Those challenges extended to post-production. "Usually, I sit by the engineer and I mix every detail. Like, 'No, this has to go here. This has to go there.' I love the post-production part. But that is not exactly happening like that because of safety protocols. So all that time, where I drive engineers crazy, that didn't happen. But I was happy with the results anyway. It was different."
When it came to mastering the music, she gathered a crew, but she was not familiar with them. "I never met many of the people that are part of my team now. But I guess we are so desperate for creating and sharing and finding passion somewhere that we are making it work. I'm very thankful to my fellow musicians...They gave me a sense of home far from home. So that itself is already a great outcome."
Along with the Shorter tune, she recorded "Blue and Green" from Miles Davis
and Bill Evans
but also inspired by the rendition Cassandra Wilson
did on her Miles tribute album, Traveling Miles
(Blue Note, 1999).
"You find something, a thread to pull from a standard. Sometimes we do standards because they are the best in the world, and we love them and we want to do it and say whatever. I wanted to sing that song. It doesn't matter if it had been recorded 500 times. But in my case, I feel that I'm new to this, to the scene. I am not American. I had to be very respectful about the American traditional repertoire. So, it was another reason to trust in our own compositions... I admire Wayne Shorter. He still surprises me. So, I will take the risk of doing something he wrote because that is something I take for myself. Something I need to do with all due respect."
For "Blue and Green," she was first inspired by an arrangement she heard by Kermit Moore, whom she met when he was pursuing a doctorate at the University of Miami. Cassandra Wilson put a lyric to the tune and called it "Sky and Seas (Blue and Green)," and Amed used those words. The lyrics, Amed feels, "speak about home, about being dragged away, until you find the light in the middle of the night and you know where you have to go and you find your home there... I love that song. So even though many people have recorded that, I really wanted to do it, and I'm happy I did."
"Tumbleweed" opens the album with Amed singing in English. Her voice is captivating, as it is throughout the recording. She has a certain commanding presence in the music. Her voice is strong but can move into fragile emotions and illuminating places. Pianist Martin Bejerano provided her with music rooted in the Argentine folk sound and a Latin jazz vamp.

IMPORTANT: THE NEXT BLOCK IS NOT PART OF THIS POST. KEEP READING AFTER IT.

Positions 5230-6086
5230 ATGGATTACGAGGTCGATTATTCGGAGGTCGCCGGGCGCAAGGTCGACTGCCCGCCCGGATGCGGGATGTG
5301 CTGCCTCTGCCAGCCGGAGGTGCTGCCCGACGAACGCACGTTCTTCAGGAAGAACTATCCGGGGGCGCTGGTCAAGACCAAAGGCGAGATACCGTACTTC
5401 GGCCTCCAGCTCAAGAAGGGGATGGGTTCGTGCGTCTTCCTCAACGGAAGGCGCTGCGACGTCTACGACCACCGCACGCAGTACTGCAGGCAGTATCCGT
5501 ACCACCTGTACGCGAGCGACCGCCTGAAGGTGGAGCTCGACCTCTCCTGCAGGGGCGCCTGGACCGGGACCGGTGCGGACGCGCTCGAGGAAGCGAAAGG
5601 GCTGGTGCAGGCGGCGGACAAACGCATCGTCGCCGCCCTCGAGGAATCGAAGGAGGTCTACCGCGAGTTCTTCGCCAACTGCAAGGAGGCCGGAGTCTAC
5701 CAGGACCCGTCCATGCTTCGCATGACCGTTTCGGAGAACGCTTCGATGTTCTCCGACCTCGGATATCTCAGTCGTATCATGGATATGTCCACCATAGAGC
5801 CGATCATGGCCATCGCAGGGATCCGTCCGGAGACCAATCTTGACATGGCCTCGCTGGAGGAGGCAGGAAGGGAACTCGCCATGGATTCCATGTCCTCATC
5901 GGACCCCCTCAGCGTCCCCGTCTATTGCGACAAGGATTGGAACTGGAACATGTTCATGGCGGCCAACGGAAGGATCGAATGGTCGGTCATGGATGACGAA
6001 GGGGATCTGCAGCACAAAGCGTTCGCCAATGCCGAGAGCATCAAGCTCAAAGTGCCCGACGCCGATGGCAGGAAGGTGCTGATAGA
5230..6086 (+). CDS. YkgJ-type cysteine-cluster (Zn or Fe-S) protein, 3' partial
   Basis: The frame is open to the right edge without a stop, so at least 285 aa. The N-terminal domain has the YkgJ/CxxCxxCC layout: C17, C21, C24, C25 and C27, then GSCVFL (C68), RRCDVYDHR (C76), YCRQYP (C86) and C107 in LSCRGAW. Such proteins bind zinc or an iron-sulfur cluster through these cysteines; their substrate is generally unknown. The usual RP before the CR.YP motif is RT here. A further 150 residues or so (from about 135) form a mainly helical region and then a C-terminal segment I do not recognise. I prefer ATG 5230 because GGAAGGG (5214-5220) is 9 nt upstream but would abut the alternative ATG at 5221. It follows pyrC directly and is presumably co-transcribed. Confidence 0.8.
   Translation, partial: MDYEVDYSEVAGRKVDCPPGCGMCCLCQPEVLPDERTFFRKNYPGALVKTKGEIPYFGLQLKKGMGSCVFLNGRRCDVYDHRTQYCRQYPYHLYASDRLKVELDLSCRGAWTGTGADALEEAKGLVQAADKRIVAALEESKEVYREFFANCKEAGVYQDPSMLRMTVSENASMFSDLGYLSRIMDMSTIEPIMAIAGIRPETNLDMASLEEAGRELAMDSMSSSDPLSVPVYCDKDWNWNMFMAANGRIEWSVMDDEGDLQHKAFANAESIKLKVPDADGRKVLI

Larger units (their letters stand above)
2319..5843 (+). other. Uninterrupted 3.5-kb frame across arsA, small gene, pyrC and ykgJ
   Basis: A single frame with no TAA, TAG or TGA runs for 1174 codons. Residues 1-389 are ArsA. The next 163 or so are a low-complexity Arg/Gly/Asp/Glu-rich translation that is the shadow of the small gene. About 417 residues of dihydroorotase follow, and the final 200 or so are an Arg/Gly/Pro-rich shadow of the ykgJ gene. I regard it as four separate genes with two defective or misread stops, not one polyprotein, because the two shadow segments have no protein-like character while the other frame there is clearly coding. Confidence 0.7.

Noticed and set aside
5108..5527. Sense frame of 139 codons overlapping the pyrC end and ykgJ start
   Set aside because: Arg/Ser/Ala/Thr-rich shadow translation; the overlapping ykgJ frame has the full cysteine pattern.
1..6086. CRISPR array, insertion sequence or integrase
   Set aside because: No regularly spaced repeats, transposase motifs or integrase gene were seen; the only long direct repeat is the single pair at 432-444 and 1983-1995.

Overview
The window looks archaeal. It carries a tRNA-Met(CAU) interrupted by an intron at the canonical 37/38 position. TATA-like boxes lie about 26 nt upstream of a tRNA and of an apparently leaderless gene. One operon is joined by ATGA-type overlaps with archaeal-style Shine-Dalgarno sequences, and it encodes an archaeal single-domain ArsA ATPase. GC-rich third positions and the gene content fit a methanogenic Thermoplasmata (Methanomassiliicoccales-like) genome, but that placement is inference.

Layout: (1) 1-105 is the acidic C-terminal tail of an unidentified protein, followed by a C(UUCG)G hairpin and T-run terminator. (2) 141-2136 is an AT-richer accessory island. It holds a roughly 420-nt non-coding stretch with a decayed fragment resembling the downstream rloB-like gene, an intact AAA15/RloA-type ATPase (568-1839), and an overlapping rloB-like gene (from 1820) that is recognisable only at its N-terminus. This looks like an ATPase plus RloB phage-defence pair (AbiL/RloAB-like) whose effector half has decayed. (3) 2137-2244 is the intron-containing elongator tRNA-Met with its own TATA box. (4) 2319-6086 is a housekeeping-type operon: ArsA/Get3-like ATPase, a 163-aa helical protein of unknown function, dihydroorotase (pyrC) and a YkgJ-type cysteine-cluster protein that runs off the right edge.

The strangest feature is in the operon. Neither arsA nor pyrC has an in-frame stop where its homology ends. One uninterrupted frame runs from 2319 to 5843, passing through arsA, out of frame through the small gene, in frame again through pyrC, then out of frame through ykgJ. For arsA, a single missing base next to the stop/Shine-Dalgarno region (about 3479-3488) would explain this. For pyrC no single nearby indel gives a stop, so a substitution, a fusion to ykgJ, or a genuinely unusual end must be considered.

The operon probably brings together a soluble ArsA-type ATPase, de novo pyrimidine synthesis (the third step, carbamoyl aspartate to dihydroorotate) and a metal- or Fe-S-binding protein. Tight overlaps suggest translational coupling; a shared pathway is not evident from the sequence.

She says the music found her at the confluence of two worlds, Argentina and North America, and the result is an album that best describes her.
Shorter's "Virgo" shows Amed's vocal dexterity as she weaves a complex melody, precise and never wavering, with phrasing and dynamics that come naturally. "Milonga por la Ausencia" opens with scat singing that is strong and an appropriate lead-in to the lyrics she wrote. Mark Small
's saxophone adds the right zest. The title cut, "Ontology," is an Amed original and a gorgeous ballad. She is masterful in her sense of melody and harmony. Throughout, the expressiveness of her vocal instrument is enticing.
The recording is an important step for Amed. She is determined not to let her performing career melt away. "Maybe later this year, I will perform it. I have learned to work with social media. And I have learned to communicate with people through social media. I always want to create content. I don't like taking pictures of stupid things. I can't do that. But I can see videos there and pictures and comments about my friends, musicians. So that gives you a sense of company. And the sense of release. I hope that maybe we can do a [live stream] or something in a big place in Miami. I will do everything to make it happen."
Amed is driven. Persistence will be needed when the pandemic is resolved, and musicians will slowly get their opportunities. She will be ready.
"When I moved to Miami, I thought that I was not ever able to do this again. The whole thing of putting together a career, to put a band together, to record," she says. "I said, 'I have to figure out a way to live here, take care of my mother, whatever, and this [career] is gone. This will not happen.' And then it happened. So I hope that I still have one chance to start performing when this passes. Start writing again for a new project. Now I know that I have the people to do it. I know myself better too, and so I think it will happen.
"I'd like to share what I found out with the rest of the people. That is the goal. You do things to share. Not to please your ego or anything like that, but because you need to share what is happening to you. And so I'm looking forward to that moment. Whatever is the format. I will find a way. And we'll see."